Major Sub-Disciplines of Geography

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Geography has been branded a unique science of bridging the gap between social sciences and natural sciences. Hence we have two main sub-disciplines in geography. These sub-disciplines are Physical Geography (natural sciences) and Human Geography (social sciences).

Based on the definition above Geography can be seen as trying to explain the relationship between the social and physical processes that occur in our world in the context of region and places. Therefore the field can be seen as providing the central spot where all other fields of knowledge can inter-relate effectively.

Physical Geography

The first sub-discipline to be discussed is Physical Geography. Why?

This is because Physical Geography studies the all processes and pattern that can be consider natural on the Earth’s surface and since it is has been established in the science that the earth came into existence before humans, the physical environment is always studied first.

There are constant interactions between people and the environment and also between elements of the environment itself and this is the focus of Physical geography. Its importance is growing daily with the different types of environment issues that seems to the popping up day by day in the world we live in today e.g. water shortages, global warming, deforestation, tsunamis, erosion, to name a few.

The sub-discipline has four (4) view points namely the Atmosphere (air), Lithosphere (ground), Hydrosphere (water) and Biosphere (the meeting point of the other three spheres also referred to as the ‘Life’ sphere).

Sub-fields in Physical Geography are numerous but they can be broadly categorized into 5 which are


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  • Geomorphology (earth’s form and structure)
  • Hydrology (study of all forms of water underground, over-ground and in the cloud)
  • Climatology (study of long term weather called climate and its effects on life)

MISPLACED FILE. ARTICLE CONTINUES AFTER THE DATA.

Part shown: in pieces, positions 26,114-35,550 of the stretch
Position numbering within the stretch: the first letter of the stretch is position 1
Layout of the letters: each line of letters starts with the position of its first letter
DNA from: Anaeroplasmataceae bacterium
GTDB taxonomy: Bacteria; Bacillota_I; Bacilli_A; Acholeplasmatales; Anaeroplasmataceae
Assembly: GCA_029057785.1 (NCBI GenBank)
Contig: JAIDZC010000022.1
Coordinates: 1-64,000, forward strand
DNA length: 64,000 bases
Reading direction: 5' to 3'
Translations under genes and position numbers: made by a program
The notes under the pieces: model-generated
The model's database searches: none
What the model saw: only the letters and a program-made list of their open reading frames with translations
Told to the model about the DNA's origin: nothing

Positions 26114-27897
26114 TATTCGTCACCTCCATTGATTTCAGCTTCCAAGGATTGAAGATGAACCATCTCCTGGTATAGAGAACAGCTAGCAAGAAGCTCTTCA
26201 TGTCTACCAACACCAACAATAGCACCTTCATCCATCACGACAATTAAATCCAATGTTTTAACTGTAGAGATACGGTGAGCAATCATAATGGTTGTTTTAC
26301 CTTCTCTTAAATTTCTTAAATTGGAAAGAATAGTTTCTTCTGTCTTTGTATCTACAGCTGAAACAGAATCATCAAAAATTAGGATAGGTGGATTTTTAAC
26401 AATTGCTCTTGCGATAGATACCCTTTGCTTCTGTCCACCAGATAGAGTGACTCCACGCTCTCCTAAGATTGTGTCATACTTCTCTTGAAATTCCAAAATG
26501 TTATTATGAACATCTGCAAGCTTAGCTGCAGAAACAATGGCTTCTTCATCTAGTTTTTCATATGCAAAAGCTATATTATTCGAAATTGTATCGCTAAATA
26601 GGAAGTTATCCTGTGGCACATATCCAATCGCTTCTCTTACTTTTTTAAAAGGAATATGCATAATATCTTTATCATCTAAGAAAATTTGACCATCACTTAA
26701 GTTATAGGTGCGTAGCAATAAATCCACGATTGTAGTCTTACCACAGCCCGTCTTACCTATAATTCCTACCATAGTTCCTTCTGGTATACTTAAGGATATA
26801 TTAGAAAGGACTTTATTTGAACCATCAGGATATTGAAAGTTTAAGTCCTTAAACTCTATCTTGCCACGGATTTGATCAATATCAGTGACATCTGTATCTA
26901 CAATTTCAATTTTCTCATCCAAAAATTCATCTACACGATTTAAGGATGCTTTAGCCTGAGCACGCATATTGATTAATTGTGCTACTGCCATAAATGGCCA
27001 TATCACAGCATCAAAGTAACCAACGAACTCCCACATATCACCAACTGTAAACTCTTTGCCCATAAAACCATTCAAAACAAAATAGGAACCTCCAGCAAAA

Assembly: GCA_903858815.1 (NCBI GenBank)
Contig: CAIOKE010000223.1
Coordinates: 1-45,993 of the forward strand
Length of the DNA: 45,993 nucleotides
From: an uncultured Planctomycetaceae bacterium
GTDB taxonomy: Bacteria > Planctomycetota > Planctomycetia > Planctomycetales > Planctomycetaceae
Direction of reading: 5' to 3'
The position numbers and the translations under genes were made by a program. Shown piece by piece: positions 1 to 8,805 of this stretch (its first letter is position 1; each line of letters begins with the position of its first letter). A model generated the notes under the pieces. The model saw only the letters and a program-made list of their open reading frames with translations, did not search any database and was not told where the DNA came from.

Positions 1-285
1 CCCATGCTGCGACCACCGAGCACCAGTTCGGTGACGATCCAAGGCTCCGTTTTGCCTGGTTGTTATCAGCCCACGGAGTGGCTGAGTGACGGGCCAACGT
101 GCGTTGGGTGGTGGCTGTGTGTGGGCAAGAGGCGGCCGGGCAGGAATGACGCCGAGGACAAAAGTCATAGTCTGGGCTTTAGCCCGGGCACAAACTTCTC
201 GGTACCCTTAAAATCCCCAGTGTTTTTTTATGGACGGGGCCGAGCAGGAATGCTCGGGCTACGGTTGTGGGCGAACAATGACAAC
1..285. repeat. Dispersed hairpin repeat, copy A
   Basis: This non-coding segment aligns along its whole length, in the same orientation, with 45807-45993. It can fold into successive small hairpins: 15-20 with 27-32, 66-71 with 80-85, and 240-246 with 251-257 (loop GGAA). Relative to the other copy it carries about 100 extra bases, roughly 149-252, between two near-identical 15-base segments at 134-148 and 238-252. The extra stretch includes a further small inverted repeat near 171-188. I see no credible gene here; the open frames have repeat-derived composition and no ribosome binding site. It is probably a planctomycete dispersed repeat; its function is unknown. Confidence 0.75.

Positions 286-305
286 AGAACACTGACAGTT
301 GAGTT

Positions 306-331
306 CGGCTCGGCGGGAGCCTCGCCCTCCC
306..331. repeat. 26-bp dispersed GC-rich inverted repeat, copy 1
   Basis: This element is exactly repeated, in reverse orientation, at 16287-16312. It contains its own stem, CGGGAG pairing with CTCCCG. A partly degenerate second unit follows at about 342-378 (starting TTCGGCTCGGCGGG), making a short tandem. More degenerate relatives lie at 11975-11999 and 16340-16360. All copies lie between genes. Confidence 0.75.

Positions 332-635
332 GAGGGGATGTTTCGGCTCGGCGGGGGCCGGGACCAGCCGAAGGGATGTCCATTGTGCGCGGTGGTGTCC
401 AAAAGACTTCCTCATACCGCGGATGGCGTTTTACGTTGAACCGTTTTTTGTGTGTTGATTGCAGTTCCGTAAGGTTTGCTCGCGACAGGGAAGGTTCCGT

• Biogeography ( study of plant and animal life and processes)
  • Pedology ( the study of soils)

Human Geography

Human Geography which is the second sub-discipline is of no less importance because essentially studies the people, cultures and communities existing in the world with a view of understanding its effects on the environment and vice versa. This means that the sub-discipline tries to understand the relationship that occurs within and across space – space here referring to specific locations – and place.

The scope of Human Geography is somewhat broader that physical geography and thus the sub-fields are more numerous than its counterpart. These subfields are namely:

  • Cultural Geography (trying to understand and describe the occurrence of various cultural groups with reference to space.
  • Economic Geography (studying the relationship between economic systems and the biophysical environment).
  • Historical Geography (understanding world history in terms of space and time).
  • Population Geography (studying cultural composition, growth, migration patterns as related to nature of places).
  • Political Geography (studying political and governmental features of regions)
  • Settlement Geography (defining what could be termed rural and urban areas and why?)
  • Health (Medical) Geography (health and disease study across space and place).

Essentially, Geography is considered the field of the three ‘Ws’, i.e. “Why is What Where”? Meaning the field studies ‘phenomenon’ both existing and anticipated.

References

http://www.rgs.org/GeographyToday/What+is+geography.htm

Physical Geography

http://www.eoearth.org/view/article/155231/

http://en.wikipedia.org/wiki/Physical_geography

Human Geography

http://en.wikipedia.org/wiki/Human_geography

http://www.learner.org/resources/series85.html

http://www.geog.uni-heidelberg.de/human/index_en.html

http://www.sfu.ca/geography/undergraduate-program/human-geography-sfu


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